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  3. Your list is perfect. I plan travel around things to see, which also translates to things to photograph. I love taking the 2 way highways instead of the huge Interstates as well, I think I only managed to get my husband to do that once though.

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  4. I too find myself passing up wondrous photo opportunities because I hat asking my husband to pull over so I can snap a photo. I photograph as I travel. I think of places I want to see or tour then plan our route by way of other touristy sites. Great question!

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  5. I travel to photograph. I was to see what I am traveling to but yes, take wonderful photo. Have you taken any new backroad adventures? How about seeing the largest ball of string, I heard about that recently.

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  6. Good question, I travel to photograph. I pick destinations where I will be inspired to take photo. Have you been able to do your backroads adventures recently?

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  7. My husband is a hurry up and get there kind of guy and becomes annoyed with me when I want to photograph something, so I travel better without him along. We are ying and yang for sure. Landscape shots? I've taken many and became bored with them some time ago... give me a rusty old car to click my lens at and I am a happy woman.

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  8. Both - thankfully, my hubby loves to photograph too. We plan our trips (mostly road trips) with a list of who and what we want to see...and photograph. We allow for time to check out things of interest we find along the way. That includes time to stop the car, turn around and go back to something that caught our interest.

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  9. I tend to travel to photograph mainly. I have a plan but occasionally these are changed at the last minute, however I do tend to make sure I am not with my husband as he rushes past things not thinking of the beauty he has just passed by.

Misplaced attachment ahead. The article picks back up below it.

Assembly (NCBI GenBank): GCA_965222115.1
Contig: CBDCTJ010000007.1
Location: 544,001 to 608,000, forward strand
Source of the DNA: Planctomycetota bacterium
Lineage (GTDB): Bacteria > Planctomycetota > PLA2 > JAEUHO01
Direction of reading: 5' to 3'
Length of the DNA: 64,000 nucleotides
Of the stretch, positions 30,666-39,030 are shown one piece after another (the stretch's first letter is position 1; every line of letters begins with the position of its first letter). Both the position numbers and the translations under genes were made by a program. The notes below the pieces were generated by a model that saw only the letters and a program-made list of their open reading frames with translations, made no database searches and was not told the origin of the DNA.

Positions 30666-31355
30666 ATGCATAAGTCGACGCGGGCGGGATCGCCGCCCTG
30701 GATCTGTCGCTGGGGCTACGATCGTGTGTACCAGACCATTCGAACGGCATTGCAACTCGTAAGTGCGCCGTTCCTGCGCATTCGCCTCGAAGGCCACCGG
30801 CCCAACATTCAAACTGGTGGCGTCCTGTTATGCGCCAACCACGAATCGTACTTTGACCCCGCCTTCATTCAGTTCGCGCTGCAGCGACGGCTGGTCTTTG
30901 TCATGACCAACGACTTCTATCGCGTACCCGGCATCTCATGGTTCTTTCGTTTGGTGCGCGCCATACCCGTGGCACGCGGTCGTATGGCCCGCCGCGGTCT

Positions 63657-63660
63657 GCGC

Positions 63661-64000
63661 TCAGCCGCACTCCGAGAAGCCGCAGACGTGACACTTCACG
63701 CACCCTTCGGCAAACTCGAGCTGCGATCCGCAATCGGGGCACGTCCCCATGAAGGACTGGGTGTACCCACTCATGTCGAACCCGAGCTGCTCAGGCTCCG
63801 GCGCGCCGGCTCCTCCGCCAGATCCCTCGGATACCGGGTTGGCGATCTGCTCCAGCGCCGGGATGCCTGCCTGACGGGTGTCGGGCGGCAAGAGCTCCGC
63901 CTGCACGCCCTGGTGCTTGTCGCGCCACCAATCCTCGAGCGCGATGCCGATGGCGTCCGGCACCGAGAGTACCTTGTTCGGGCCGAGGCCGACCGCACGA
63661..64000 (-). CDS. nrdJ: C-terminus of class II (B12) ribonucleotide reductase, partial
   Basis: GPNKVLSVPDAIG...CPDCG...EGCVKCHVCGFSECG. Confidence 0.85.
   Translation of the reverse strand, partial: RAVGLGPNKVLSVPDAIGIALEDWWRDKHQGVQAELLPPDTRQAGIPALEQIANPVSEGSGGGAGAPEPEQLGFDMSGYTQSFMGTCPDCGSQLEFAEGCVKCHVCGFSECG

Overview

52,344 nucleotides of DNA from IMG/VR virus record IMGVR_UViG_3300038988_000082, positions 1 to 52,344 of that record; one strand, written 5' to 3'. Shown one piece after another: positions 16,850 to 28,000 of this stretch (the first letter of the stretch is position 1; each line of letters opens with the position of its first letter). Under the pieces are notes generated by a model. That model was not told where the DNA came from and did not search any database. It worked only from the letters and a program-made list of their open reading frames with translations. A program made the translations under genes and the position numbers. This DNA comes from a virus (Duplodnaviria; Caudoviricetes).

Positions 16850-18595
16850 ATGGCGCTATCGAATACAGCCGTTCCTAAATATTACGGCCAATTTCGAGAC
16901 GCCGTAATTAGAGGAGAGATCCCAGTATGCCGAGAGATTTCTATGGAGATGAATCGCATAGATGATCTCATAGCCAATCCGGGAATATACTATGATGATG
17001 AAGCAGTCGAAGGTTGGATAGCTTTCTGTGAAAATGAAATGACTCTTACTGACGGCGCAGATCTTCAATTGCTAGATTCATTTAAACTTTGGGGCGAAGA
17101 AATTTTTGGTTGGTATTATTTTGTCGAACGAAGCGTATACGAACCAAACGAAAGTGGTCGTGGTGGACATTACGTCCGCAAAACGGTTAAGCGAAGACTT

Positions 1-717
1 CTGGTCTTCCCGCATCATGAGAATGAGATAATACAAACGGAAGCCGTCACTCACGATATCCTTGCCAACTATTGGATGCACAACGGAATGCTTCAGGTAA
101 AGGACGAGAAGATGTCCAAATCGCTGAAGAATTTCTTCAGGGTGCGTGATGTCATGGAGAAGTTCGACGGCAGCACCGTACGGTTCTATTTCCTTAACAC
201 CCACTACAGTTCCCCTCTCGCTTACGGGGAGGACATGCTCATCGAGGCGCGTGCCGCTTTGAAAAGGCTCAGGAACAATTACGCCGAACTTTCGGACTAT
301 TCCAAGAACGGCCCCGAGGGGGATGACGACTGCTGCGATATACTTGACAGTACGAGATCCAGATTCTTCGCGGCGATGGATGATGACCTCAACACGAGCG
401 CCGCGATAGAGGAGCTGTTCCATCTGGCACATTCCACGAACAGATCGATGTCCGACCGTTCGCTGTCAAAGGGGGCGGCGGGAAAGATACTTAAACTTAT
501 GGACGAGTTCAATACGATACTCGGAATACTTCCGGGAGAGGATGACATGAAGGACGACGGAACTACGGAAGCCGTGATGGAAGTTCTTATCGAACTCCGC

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  10. I'm nodding my head at all 5 of your statements. Uh-huh. Yup. Totally.

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  11. I like to stop at anything I thing is photo worthy - my husband, not so much. He wants to get to the destination and I don't care how long it takes. I hope you loved Montana/Glacier Park. I like Western MT the best. Loved your post.

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  12. Photograph as I travel. No matter where I go, I can always find something that my camera likes! :-)
    Love your photos!

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  13. photograph as I travel...I've only been serious about photography in the last 5 years...but have been travelling for the last 40! And yes - the Apostle Islands are wonder...was there one summer...a memorable trip...

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  14. I definitely photograph as I travel - they become part of my memory and form the story of a place and a time.

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  15. I guess I do a little of both; ravel to photograph and photograph as I travel. I understand the disappointment of not being able to take pictures along the way as we travel! Mr. H would stop (with a groan of course), but I hate to ask!

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  16. Your points are well taken...especially the hurrying and the asking of husbands to stop more frequently...I'm getting better at that one and it's always good to know what you like...I'm not a landscape photographer either unless it's really dramatic to me...